Retreads Deliver 30% Lower Carbon Footprint – Study
An independent study commissioned by the Centre for Remanufacturing and Reuse has shown that the process required to manufacture and retreaded tyres produces around 30 per cent less carbon emissions that that required to produce a new tyre.
Testing for the study was carried out by carbon footprint specialists Best Foot Forward and involved the use of new and retreaded 17.5-inch light commercial vehicle tyres. According to the results obtained, the manufacture of a new 17.5-inch tyre produces 86.9 kilograms (191.6 pounds) of CO2 emissions compared to 60.5 kilograms (133.4 pounds) CO2 for an equivalent retreaded tyre; a difference of 30.4 per cent.
The report breaks down the tyres’ carbon further, comparing the impacts arising from different product stages. It showed the embodied carbon in materials to be the largest component for both new tyres and retreads, accounting for more than 50 per cent of the total impact. It is responsible for 49 kilograms (108 pounds) of CO2 in new tyres compared to 31 kilograms (68.3 pounds) CO2 in retreads.
The second largest impact is attributed to the energy needed in the manufacturing and retreading process. The energy used to manufacture a new tyre produces 31 kilograms (68.3 pounds) of CO2, while retread energy equals 22 kilograms (48.5 pounds) of CO2.
The carbon footprint from transport is roughly the same for both tyre types. In total transport emissions add almost 10 kilograms (roughly 22 pounds) CO2 for a new tyre and over 8 kilograms (17.6 pounds) CO2 for a retread. The higher emissions required for transporting new tyres come from the long distance importation of raw materials from overseas.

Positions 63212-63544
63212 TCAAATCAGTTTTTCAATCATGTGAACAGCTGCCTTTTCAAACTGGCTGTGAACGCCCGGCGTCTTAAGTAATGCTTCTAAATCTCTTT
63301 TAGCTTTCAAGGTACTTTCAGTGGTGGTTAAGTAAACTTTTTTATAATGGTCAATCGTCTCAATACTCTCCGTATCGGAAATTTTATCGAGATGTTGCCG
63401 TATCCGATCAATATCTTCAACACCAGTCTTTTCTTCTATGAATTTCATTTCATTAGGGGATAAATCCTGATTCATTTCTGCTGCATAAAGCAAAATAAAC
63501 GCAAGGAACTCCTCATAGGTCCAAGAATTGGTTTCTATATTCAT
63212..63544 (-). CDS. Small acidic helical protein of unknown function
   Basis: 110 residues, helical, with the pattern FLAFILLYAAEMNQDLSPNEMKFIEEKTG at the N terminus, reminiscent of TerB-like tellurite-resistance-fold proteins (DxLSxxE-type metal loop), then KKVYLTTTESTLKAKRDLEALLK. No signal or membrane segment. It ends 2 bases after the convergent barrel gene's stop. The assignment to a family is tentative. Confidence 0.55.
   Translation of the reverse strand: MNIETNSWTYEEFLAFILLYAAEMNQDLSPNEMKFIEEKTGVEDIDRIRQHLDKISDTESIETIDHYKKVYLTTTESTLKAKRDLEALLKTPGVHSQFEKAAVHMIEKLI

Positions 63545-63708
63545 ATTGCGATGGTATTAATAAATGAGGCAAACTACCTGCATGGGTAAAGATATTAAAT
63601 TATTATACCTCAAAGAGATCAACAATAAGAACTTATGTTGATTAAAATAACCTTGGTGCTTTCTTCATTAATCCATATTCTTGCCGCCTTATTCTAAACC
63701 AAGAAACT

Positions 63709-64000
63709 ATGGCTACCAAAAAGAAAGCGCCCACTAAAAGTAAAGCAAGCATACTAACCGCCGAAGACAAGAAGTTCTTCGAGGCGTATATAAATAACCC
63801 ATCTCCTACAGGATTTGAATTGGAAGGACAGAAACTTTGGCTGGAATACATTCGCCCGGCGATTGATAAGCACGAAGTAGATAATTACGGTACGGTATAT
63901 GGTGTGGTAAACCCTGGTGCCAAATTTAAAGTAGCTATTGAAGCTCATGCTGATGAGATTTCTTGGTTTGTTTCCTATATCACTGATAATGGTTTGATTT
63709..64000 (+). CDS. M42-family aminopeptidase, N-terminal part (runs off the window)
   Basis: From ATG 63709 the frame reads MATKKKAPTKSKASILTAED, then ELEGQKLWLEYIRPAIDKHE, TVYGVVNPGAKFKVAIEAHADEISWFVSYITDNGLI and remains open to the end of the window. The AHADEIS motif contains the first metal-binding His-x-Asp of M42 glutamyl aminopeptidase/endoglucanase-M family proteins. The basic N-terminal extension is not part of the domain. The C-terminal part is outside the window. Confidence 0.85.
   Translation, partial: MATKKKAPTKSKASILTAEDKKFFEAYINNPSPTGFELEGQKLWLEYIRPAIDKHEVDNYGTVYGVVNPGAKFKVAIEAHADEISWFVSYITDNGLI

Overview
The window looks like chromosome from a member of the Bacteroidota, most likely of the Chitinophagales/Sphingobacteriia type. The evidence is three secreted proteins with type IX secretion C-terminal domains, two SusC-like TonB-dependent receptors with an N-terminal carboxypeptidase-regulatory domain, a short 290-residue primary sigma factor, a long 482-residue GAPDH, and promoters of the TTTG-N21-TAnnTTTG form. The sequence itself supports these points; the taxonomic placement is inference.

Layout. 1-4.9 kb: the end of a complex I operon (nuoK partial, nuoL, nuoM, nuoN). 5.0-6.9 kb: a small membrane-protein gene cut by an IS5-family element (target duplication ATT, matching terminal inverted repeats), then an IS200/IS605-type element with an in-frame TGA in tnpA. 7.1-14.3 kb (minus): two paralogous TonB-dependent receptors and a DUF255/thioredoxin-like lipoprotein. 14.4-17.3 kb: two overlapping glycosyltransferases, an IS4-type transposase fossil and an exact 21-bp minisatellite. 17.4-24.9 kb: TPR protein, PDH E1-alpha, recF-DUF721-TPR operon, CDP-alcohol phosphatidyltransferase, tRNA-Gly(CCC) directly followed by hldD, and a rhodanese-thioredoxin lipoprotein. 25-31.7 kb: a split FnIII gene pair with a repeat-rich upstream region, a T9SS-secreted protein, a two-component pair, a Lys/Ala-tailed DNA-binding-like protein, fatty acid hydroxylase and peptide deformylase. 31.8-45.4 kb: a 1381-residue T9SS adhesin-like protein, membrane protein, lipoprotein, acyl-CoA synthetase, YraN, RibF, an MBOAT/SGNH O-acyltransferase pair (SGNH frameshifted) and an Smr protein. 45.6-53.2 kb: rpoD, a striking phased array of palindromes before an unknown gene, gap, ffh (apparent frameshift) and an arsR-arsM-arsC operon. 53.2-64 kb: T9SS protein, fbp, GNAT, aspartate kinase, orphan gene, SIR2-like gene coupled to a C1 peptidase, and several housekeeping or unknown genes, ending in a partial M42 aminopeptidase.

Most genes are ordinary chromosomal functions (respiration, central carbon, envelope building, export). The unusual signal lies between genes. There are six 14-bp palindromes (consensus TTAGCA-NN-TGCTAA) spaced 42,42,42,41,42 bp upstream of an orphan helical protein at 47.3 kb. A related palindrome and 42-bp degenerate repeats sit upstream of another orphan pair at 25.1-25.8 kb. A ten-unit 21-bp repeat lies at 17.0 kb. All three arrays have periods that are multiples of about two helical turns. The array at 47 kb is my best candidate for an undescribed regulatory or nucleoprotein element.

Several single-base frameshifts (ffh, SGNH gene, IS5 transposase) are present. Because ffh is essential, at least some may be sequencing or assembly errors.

Overall, the study found that retreading tyres is more environmentally beneficial than buying new, with the retreading of light commercial vehicle tyres reducing carbon dioxide emissions by 26.4 kilograms (58.2 pounds) and giving material savings of 17.6 kilograms (38.8 pounds).
“It is very gratifying to see that an independent report has validated the retreading industry’s environmental credentials,” commented David Wilson, director of the Retread Manufacturers Association. “We have always emphasised the environmentally-friendly characteristics of retreaded tyres and can now prove that retreads compare very favourably in terms of environmental impact when compared to new tyres.”